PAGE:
Science, this issue p. 226

  7. Gas Separations

    Selecting for ethylene

    1. Phil Szuromi

    Metal-organic framework with molecular selectivity

    CREDIT: CHEN ET AL.

    Purification of ethylene from other gases produced during its synthesis, such as acetylene, ethane, and carbon dioxide, is an energy-intensive process. Chen et al. use a mixture of microporous metal-organic framework physisorbents that are selective for one of these four gases. A series of sorbents in a packed-bed geometry produced ethylene pure enough for making polymers.

    Science, this issue p. 241

  8. Ecosystem Services

    The future of nature's contributions

    1. Andrew M. Sugden

    A recent Global Assessment by the Intergovernmental Science-Policy Platform on Biodiversity and Ecosystem Services has emphasized the urgent need to determine where and how nature's contribution matters most to people. Chaplin-Kramer et al. have developed a globalscale modeling of ecosystem services, focusing on water quality regulation, coastal protection, and crop pollination (see the Perspective by Balvanera). By 2050, up to 5 billion people may be at risk from diminishing ecosystem services, particularly in Africa and South Asia.

    Science, this issue p. 255; see also p. 184

  9. Radio Astronomy

    Probing a galaxy halo with a radio burst

    1. Keith T. Smith

    Fast radio bursts (FRBs) are millisecond flashes of radio emission from distant galaxies. It has only recently become possible to locate single bursts precisely enough to determine the host galaxy. Prochaska et al. have observed and localized a FRB using a radio interferometer. The line of sight to the host galaxy coincidentally passes through the outskirts of a closer foreground galaxy. By analyzing the propagation of the FRB, the authors put constraints on the density and magnetization of gas in the outskirts of the foreground galaxy. The technique provides complementary information to existing methods using background quasars.

    Science, this issue p. 231

  10. Cellular Neuroscience

    From trafficking to maintenance

    1. Stella M. Hurtley

    Neurons are remarkably polarized in that proteins made in the cytosol often need to travel many tens or hundreds of cell body lengths along axons to their sites of action in the synapse. Axonal transport of these components is driven by molecular motors along axonal microtubules. Guedes-Dias and Holzbaur review the cell biology of axonal transport and highlight the roles this fundamental process plays in organismal health.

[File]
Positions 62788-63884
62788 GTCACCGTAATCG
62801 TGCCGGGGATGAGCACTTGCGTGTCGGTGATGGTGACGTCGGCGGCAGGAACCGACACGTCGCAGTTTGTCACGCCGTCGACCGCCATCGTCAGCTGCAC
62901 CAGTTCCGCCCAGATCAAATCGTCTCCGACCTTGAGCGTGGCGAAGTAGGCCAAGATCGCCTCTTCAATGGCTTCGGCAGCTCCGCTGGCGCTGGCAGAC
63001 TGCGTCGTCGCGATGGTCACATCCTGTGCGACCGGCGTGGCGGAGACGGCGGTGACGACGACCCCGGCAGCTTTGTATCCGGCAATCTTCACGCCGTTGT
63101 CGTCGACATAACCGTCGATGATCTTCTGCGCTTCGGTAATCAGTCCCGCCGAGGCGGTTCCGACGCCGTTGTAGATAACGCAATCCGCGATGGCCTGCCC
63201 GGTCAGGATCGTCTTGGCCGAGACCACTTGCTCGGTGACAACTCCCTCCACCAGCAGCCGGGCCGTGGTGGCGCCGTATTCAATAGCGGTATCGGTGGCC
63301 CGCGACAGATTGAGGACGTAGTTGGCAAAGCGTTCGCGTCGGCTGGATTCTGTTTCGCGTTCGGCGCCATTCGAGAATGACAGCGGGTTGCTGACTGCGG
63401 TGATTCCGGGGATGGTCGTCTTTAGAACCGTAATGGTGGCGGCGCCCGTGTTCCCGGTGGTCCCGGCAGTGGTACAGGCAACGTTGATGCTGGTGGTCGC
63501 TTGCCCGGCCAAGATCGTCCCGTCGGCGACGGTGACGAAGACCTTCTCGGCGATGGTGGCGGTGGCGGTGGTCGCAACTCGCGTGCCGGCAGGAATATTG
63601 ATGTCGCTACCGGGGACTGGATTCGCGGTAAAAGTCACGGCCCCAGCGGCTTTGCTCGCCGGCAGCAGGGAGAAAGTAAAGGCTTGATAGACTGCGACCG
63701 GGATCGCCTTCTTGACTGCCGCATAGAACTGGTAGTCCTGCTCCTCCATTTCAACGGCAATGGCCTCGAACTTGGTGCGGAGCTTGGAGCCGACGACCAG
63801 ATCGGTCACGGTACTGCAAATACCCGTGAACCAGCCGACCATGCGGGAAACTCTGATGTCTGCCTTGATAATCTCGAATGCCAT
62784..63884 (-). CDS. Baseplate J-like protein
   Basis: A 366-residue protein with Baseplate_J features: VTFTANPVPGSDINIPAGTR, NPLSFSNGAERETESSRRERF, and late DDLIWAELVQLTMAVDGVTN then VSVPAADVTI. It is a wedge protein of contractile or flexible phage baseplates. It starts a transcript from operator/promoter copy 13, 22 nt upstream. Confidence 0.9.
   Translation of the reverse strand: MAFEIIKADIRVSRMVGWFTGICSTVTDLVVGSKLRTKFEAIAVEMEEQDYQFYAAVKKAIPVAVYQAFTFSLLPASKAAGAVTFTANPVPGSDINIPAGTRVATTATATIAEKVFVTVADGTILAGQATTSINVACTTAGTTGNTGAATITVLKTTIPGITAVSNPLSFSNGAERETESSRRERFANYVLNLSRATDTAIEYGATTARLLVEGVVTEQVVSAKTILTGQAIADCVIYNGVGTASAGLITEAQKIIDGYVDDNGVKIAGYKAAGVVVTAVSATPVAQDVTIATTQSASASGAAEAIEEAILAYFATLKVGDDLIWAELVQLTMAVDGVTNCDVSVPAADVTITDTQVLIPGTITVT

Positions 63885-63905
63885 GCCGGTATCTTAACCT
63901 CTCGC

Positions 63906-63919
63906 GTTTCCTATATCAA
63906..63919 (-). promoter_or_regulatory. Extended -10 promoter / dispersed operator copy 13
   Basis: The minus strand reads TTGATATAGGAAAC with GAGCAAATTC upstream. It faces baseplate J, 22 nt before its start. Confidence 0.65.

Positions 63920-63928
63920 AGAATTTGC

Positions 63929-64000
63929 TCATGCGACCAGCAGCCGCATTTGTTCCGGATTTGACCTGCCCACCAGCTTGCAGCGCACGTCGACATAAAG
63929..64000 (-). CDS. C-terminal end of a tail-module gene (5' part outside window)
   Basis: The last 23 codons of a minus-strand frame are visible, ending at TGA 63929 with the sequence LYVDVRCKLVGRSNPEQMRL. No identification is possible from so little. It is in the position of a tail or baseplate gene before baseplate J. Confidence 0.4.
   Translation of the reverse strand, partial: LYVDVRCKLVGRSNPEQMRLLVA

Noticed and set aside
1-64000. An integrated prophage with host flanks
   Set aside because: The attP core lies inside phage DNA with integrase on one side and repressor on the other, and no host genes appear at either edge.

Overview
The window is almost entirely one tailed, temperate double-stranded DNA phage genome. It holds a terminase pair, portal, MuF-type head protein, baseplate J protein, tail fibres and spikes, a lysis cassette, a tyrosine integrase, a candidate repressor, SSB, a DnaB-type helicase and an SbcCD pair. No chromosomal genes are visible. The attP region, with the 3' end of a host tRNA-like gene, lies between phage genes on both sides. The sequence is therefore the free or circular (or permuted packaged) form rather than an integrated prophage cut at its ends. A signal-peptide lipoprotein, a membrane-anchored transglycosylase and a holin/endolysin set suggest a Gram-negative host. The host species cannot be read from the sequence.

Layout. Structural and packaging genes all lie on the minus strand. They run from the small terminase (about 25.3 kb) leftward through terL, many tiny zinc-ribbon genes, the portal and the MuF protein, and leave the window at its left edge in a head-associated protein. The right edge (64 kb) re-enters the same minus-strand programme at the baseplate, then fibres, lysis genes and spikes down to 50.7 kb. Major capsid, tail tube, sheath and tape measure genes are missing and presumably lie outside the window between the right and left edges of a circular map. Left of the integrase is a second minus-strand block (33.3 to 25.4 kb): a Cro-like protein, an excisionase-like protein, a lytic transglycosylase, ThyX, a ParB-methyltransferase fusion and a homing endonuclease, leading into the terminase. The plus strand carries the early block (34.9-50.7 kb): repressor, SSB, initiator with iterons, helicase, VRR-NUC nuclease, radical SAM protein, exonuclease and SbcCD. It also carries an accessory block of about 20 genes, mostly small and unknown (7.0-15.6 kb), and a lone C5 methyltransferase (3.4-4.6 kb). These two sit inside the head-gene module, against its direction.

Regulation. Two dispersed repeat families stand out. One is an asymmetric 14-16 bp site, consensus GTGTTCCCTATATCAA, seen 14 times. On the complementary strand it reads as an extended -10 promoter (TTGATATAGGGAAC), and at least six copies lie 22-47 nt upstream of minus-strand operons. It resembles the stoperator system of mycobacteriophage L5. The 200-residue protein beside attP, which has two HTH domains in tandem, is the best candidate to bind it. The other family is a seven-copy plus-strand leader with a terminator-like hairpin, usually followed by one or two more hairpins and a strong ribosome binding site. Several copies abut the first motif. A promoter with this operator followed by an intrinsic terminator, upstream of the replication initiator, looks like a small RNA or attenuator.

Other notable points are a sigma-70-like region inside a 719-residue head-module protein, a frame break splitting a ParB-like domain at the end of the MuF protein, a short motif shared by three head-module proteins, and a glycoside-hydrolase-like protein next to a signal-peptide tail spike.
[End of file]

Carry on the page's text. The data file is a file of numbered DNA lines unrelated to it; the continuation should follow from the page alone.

Science, this issue p. eaaw9997

  11. Immunology

    Some naïve T cell fates are sealed

    1. Seth Thomas Scanlon

    Tissue-resident memory T (TRM) cells constitute a subpopulation of memory cells that reside in tissues instead of recirculating. CD8+ epithelial TRM (eTRM) cells, which occupy the epithelium of sites like the skin, require transforming growth factor–β (TGF-β) for their development. Mani et al. found that αV integrin–expressing dendritic cells, which activate and present TGF-β, are key (see the Perspective by Farber). Surprisingly, this interplay did not occur in the skin or draining lymph nodes during T cell priming. Rather, resting naïve CD8+ T cells interacted with αV integrin–expressing migratory dendritic cells during immune homeostasis, reversibly preconditioning them to become eTRM cells upon activation. A potent cytokine is thus controlled in a context-dependent manner and preimmune T cell repertoires may be less uniform than previously presumed.

    Science, this issue p. eaav5728; see also p. 188

  12. Superconductivity

    Modulating superconductivity

    1. Jelena Stajic

    Strain can have considerable effects on the electronic properties of materials. For instance, the temperature at which a material becomes superconducting—the critical temperature—can be tuned by varying strain. Bachmann et al. used focused ion beam milling to fabricate microstructures of the superconductor CeIrIn5 on sapphire substrate. A difference in the thermal contraction coefficients of the two layers induced nonuniform strain upon cooling of the sample, leading to large gradients of the critical temperature. This approach can be used in other materials and may enable fabrication of superconducting circuitry without physical junctions.

    Science, this issue p. 221

  13. Superconductivity

    Unconventional oscillations

    1. Jelena Stajic